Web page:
“Joy,” the third collaboration of talented American director David O. Russell with Jennifer Lawrence, Robert De Niro and Bradley Cooper, is an original and interesting film – but not one that offers the same challenging thrill as did “Silver Linings Playbook” in 2012 and “American Hustle” in 2013. In those two movies and in others he made – “Flirting with Disaster” (1996) and “I Heart Huckabees” (2004) – Russell tried to capture the chaos that exists inside American society and within the American family, and he did so wittily. This time, however, the typical materials of his oeuvre (which also includes the bold, satirical 1999 “Three Kings,” still the best movie made about the first Gulf War) are all there, but they are unable to combine into a truly engaging work. The characters are not as interesting as they were in his previous movies, and the ideas explored in “Joy” – in which Russell (again) ponders the possibility of achieving the American dream – remain somehow stuck in the screenplay, unable to leap out of it into a movie that might represent them with sweeping energy.
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What makes “Joy” different from previous Russell films is that it focuses on a woman. Like “American Hustle,” it was inspired by a true story, which means that Russell gives himself license to combine the historical truth with fictional elements that enrich it and give the story a satirical tinge. But while in “American Hustle” this strategy worked well, “Joy” feels somehow forced, unable to rise to the level of ideas and emotion for which Russell was aiming.
“Joy” is the story of Joy Mangano (Jennifer Lawrence), a young woman who keeps her wacky, dysfunctional family together by sheer force of personality. Joy has two children together with her ex-husband, Venezuelan-born Tony (Edgar Ramirez), who dreams of being a Tom Jones-style singer and lives in Joy’s basement. Her mother, Terry (Virginia Madsen), has not left her room since her husband walked out on her and spends her time faithfully following a soap opera (featuring two icons of the genre, Donna Mills and Susan Lucci). The only steady figure in Joy’s life is Mimi (Diane Ladd), her grandmother, who encourages her to pursue her dreams even if she does not yet know what they are. Mimi also provides voice-over narration, but it’s not clear why, just as it’s not entirely clear what the goings-on in Terry’s soap opera have to do with Joy’s family, though clearly Russell intended some kind of satirical connection. Also living with them is Peggy (Elisabeth Rohm), Joy’s half-sister, whose jealousy and negative attitude may become obstacles in Joy’s path.
Two important figures join this group: Rudy (Robert De Niro), Joy’s father, who makes a surprising comeback and is taken in without the usual accusations about his abandonment (one of the movie’s virtues). Terry does not have the energy to complain, and Joy has neither the time nor the patience. The second figure is Trudy, a wealthy woman who becomes Rudy’s companion; he is amused by the fact that together they are “Rudy and Trudy.” She is played by Isabella Rossellini, and for the first time I can remember, the usually frozen Rossellini breathes life into a film with a successful comic performance.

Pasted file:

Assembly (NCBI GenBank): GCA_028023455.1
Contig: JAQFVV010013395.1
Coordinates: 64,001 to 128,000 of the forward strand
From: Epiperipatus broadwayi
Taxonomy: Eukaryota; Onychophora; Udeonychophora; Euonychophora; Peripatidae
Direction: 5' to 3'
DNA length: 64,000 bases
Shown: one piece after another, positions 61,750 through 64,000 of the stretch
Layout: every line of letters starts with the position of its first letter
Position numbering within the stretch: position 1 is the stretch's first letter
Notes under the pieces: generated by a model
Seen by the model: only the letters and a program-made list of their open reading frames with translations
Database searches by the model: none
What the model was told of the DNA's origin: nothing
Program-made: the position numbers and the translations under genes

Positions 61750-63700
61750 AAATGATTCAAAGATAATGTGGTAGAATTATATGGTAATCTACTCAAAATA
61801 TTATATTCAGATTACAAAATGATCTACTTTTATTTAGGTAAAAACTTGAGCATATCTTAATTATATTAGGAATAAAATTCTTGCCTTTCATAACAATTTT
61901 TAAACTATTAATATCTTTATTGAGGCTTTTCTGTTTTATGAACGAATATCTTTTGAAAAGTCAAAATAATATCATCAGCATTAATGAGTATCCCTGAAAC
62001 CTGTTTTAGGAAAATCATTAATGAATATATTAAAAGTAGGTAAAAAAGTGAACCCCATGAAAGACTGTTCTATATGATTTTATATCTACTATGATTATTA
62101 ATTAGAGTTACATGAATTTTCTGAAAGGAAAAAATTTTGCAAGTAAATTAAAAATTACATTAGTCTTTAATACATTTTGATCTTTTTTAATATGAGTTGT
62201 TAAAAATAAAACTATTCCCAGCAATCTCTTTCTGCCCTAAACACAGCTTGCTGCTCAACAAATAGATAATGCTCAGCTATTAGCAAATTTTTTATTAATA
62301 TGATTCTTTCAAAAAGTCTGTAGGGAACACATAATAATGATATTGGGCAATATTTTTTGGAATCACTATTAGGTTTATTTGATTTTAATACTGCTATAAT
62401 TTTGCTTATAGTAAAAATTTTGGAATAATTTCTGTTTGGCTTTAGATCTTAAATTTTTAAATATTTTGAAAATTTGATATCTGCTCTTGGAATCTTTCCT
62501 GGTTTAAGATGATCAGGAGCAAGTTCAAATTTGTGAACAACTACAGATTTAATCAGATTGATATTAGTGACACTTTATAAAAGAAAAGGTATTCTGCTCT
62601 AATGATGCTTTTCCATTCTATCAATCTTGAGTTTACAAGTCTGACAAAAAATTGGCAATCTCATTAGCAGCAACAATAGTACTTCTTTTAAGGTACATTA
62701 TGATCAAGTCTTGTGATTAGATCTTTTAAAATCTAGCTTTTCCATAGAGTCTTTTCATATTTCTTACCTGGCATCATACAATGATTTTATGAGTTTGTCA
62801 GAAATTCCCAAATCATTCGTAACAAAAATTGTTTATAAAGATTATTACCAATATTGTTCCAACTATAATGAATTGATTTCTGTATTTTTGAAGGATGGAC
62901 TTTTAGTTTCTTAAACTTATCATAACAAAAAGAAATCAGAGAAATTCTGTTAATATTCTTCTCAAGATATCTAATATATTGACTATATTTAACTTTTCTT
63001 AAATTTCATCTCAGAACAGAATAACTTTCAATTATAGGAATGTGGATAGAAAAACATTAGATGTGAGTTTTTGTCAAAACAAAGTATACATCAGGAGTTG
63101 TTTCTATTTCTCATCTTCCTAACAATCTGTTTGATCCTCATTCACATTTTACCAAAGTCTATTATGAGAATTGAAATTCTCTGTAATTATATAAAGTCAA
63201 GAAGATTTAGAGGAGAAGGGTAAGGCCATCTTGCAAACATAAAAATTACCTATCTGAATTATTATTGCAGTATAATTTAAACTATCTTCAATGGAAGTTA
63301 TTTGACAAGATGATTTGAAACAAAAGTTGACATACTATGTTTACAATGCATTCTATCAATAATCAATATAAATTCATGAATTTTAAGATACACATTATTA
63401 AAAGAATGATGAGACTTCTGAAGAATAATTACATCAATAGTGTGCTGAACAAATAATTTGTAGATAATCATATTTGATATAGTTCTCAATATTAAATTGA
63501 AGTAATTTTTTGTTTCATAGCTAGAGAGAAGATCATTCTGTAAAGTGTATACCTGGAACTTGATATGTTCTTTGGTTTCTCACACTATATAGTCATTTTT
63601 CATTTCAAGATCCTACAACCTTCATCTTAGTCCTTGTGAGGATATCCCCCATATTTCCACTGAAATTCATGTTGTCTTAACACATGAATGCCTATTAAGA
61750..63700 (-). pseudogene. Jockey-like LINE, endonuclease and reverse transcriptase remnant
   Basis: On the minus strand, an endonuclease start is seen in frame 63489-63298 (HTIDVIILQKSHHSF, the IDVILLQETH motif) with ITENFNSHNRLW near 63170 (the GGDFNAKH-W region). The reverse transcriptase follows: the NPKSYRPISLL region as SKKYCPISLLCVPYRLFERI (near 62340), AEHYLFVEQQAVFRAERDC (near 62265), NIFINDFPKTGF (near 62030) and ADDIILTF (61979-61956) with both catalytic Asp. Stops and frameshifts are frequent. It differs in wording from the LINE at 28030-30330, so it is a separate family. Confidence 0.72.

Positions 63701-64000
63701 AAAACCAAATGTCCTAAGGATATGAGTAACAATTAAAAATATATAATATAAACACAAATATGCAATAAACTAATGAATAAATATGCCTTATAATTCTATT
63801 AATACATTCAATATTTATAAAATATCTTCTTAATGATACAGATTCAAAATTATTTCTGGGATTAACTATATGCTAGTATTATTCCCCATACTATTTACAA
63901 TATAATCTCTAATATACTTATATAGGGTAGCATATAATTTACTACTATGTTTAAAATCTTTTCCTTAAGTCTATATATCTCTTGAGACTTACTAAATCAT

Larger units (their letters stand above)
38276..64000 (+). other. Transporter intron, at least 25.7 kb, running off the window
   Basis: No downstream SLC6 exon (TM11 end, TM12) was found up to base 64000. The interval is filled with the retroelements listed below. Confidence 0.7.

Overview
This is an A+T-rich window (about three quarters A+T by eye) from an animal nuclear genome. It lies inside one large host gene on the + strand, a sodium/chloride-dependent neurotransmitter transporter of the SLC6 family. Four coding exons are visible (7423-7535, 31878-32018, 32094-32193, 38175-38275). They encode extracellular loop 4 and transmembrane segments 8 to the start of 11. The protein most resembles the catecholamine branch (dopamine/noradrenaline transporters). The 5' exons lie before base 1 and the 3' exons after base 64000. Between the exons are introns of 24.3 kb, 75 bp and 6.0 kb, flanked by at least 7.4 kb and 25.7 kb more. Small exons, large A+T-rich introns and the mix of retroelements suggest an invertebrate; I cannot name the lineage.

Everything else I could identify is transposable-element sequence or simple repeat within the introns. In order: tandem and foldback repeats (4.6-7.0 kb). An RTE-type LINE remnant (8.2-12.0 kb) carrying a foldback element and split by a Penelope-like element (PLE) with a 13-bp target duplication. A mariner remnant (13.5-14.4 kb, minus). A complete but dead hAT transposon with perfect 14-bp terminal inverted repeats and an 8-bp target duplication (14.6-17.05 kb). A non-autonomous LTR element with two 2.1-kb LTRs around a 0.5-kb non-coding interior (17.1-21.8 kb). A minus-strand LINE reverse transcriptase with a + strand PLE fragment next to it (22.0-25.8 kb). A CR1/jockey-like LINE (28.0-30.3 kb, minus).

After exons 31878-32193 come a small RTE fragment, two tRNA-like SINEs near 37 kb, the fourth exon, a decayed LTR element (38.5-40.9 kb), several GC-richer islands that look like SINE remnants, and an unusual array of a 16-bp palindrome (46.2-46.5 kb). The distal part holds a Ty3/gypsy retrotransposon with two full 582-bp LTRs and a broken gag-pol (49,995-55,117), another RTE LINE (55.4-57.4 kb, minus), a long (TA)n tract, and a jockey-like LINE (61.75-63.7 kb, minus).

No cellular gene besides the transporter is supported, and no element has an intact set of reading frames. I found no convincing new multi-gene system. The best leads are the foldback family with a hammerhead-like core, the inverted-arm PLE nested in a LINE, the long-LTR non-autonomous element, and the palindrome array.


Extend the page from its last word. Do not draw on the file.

An unglamorous invention
Joy has two main ambitions in life: to keep the family from going under financially, and to fulfill her own dreams as inventor and entrepreneur. The most entertaining dimension of “Joy,” but not entertaining enough, is that Joy achieves the second goal with an utterly unglamorous invention, unlike most movies about people whose ideas became empires. What she invents is not a new car or a machine that changes history, but rather the self-squeezing “Miracle Mop” that spares housewives from having to touch the dirty mop while cleaning the floor.
“Joy” follows the heroine’s efforts to bring her new product to the public’s knowledge. It isn’t easy, but luckily she has Trudy on her side. The invention of the Miracle Mop coincides with the launching of television’s first shopping channel, run by Neil Walker (Bradley Cooper), who at first refuses to advertise Joy’s mop because it isn’t glitzy enough (one of the movie’s more amusing ideas is casting Melissa Rivers as her mother, Joan Rivers, who is seen hawking her line of jewelry on the channel). Joy, however, wins him over, and he becomes convinced that she can appeal to women of her own class better than an elegantly dressed, polished presenter.
There are many good materials and scenes in “Joy,” but the movie suffers from two problems that keep it from becoming truly successful. First, it goes off in too many directions, and although Joy is the movie’s center, it lacks a conceptual or emotional focus to draw its many loose ends together. Second, while the numerous characters, Joy included, are interesting and even intriguing, none of them is developed enough to create real identification on our part. As a result of these two problems, what “Joy” has to say remains vague, and – above all – the talented cast suffers.
Jennifer Lawrence’s gifts can’t be doubted, but this time she does not have enough opportunity to show them. De Niro recycles the work he did in his two previous Russell movies, while Virginia Madsen and Diane Ladd, both good actresses, are not given enough screen time to show their skill. Bradley Cooper gives a good performance, but his part is a marginal one that does not let him display much ability.
Russell’s previous movies swept us in with their bizarreness and off-kilter view of American society; as a result they could convey a sharp, witty message. “Joy,” by contrast, leaves us aloof. It is not uninteresting to watch, but it evokes no real emotion or excitement. It’s clear what Russell was trying to do, especially on the heels of “American Hustle,” but the intention remains theoretical and does not translate itself into satisfactory filmmaking.